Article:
It's a pleasure to watch a show that carries itself with confidence down to the smallest gesture. Mad Men proved that it was that kind of show throughout season five. And it proved it again in its finale, "The Phantom," set in April, 1967, months after senior partner Pryce hanged himself in shame after getting caught stealing company funds.
Read the episode summary and it doesn't sound eventful. Joan takes charge of her new position as partner and urges SCDP, suddenly flush with cash, to expand to the now-vacant floor above them. Megan badgers Don for the chance to audition for a TV ad, prevails, gets the audition, and wins the part. Lane's company life insurance check comes through (a previous episode established that it paid off even in the event of suicide) and Don brings $50,000 of it to Rebecca Pryce; Rebecca tells Don it's scant compensation for the money Lane sunk into the business and the tragedy she believed was caused by Lane trying and failing to be like Don and SCDP's other carousing alpha males ("You had no right to fill a man like that with ambition!" she tells him). Peggy settles into her new gig working for Don's nemesis Teddy Chaough, randomly runs into Don at a theater that's showing the 1967 Casino Royale, reconciles with him, and seems to enjoy his company as a true equal for the first time. Roger lures Megan's mom Marie, who became smitten with Roger in "At the Codfish Ball", to a hotel room for a tender tryst. Pete has one last go-round (also in a hotel room) with his beloved, depressive Beth before she has her memory erased by electroshock treatment. Pete inadvertently reveals his infidelity to Beth's piggish husband on the train and gets beaten bloody. (As Community writer Megan Ganz put it, "Pete Campbell should think about getting a less punchable face.") On returning home, Pete lies to Trudy about having driven his car into a ditch, and is shocked when Trudy finally agrees that he should get an apartment in the city so that every trip home doesn't have to be, as once put it, "an epic poem."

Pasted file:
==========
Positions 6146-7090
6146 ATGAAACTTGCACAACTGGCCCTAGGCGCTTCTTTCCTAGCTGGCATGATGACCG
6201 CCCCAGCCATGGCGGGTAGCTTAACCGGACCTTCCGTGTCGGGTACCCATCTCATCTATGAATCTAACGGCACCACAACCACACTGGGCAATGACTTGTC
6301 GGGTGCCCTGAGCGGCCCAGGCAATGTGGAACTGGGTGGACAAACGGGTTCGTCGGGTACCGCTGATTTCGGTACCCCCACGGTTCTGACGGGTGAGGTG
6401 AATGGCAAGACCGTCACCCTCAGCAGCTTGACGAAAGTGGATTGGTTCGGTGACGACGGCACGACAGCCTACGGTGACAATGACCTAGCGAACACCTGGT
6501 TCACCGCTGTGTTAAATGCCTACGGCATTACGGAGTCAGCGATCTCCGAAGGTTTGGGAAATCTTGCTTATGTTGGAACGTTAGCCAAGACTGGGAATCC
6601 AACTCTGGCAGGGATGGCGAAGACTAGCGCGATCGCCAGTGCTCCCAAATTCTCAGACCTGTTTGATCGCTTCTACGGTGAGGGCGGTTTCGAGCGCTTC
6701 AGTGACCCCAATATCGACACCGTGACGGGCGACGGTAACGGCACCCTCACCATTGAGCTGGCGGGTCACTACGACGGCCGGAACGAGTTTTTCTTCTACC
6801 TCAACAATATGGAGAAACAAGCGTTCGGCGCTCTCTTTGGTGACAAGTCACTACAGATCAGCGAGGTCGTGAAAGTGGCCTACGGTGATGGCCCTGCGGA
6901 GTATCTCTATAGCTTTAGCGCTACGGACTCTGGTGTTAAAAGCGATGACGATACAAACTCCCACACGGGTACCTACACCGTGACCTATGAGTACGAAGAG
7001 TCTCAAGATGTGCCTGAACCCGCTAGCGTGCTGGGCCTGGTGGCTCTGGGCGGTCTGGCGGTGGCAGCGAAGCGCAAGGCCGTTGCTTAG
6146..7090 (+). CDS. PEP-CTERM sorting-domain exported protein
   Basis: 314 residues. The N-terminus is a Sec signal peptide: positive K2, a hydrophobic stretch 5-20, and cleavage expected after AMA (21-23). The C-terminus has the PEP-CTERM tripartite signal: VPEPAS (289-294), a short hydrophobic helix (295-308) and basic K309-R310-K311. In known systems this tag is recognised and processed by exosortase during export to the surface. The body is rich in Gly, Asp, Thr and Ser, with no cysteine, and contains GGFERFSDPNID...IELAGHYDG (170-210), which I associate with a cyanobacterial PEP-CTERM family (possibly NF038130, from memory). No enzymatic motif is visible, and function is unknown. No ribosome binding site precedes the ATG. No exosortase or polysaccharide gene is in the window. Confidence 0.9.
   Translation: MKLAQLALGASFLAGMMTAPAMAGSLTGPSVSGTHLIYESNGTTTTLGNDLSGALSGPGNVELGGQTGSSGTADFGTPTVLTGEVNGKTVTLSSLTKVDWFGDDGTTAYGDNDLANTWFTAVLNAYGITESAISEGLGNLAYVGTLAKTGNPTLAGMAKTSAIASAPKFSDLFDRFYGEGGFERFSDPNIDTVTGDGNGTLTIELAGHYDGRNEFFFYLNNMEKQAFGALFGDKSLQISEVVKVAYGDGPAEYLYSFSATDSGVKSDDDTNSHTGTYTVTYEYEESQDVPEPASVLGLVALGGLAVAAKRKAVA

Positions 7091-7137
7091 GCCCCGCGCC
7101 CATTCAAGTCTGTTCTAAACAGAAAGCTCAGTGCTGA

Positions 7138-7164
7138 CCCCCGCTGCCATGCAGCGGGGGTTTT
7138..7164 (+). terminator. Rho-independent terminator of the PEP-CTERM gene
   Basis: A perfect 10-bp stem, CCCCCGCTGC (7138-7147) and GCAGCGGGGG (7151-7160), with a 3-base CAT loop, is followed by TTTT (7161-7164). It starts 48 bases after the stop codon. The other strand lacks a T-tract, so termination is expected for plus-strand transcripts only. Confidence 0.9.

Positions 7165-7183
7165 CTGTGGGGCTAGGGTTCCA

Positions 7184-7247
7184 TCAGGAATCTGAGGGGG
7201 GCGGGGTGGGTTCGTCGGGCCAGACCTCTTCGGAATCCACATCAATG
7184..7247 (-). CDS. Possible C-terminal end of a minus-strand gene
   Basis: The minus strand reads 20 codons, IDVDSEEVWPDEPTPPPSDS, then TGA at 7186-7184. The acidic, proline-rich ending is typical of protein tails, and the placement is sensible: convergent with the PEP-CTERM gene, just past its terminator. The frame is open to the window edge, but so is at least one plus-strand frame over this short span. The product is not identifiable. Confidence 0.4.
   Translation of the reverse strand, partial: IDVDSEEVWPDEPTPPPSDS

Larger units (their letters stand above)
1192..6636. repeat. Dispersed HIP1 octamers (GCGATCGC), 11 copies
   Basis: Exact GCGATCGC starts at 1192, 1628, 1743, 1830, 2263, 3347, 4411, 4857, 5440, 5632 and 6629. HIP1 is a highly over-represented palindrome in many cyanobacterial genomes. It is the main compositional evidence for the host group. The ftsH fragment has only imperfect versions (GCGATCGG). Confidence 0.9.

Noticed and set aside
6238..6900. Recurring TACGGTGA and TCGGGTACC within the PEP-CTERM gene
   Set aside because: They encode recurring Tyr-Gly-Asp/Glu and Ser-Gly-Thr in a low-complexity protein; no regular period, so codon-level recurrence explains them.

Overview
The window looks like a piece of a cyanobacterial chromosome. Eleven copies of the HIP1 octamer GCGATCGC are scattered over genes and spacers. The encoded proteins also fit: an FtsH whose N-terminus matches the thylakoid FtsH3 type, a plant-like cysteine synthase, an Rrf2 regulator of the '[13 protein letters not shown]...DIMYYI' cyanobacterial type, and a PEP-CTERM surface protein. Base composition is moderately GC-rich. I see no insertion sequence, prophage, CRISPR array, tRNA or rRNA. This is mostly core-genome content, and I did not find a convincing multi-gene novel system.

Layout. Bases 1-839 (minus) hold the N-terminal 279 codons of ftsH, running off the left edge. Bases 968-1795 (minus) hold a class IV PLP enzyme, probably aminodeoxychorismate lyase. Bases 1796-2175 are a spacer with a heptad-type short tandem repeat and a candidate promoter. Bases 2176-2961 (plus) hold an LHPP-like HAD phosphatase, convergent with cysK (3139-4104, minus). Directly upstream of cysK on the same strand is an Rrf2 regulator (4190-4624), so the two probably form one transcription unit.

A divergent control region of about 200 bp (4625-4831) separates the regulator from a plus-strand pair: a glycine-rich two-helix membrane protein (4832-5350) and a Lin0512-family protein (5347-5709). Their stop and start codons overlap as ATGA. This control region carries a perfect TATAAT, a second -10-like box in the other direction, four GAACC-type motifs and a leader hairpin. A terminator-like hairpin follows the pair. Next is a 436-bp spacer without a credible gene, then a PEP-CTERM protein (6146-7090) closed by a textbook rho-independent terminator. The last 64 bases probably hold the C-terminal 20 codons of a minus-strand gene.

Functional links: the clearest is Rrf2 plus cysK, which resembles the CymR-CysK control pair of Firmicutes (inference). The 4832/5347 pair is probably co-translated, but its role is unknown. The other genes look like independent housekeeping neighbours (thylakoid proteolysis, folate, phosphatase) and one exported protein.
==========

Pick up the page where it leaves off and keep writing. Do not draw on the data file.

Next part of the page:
But despite its slow pace and fairly sedate tone, this was an eventful episode, one that put paid to themes, images and bits of business that were introduced in the season-opening two-fer "A Little Kiss" and nurtured throughout the next eleven episodes. Twitter reaction last night was mixed, with some viewers calling "The Phantom" dull or disappointing, but I found it riveting, though not in as obvious a way as other recent chapters ("Signal 30", "Far Away Places," "The Other Woman"). Season five's nonstop intimations of death, separation, violence, and dread paid off here, even more so than in last week's grim, often bleakly funny episode. Mad Men's audacity this season made me worry it was about to pull a double-reverse fake-out, killing Lane last week after making us briefly wonder if it would get through the season without killing anyone, then taking advantage of our complacency this week to spring one last horrendous jack-in-the-box trauma. If the title "Tea Leaves" hadn't already been used by episode three, it would have worked here. Every scene and line seemed charged with portent of yet another character's demise: Pete, Roger, Megan, Peggy, Betty, Henry, Joan, Joan's husband; hell, everyone but Don could have bought it.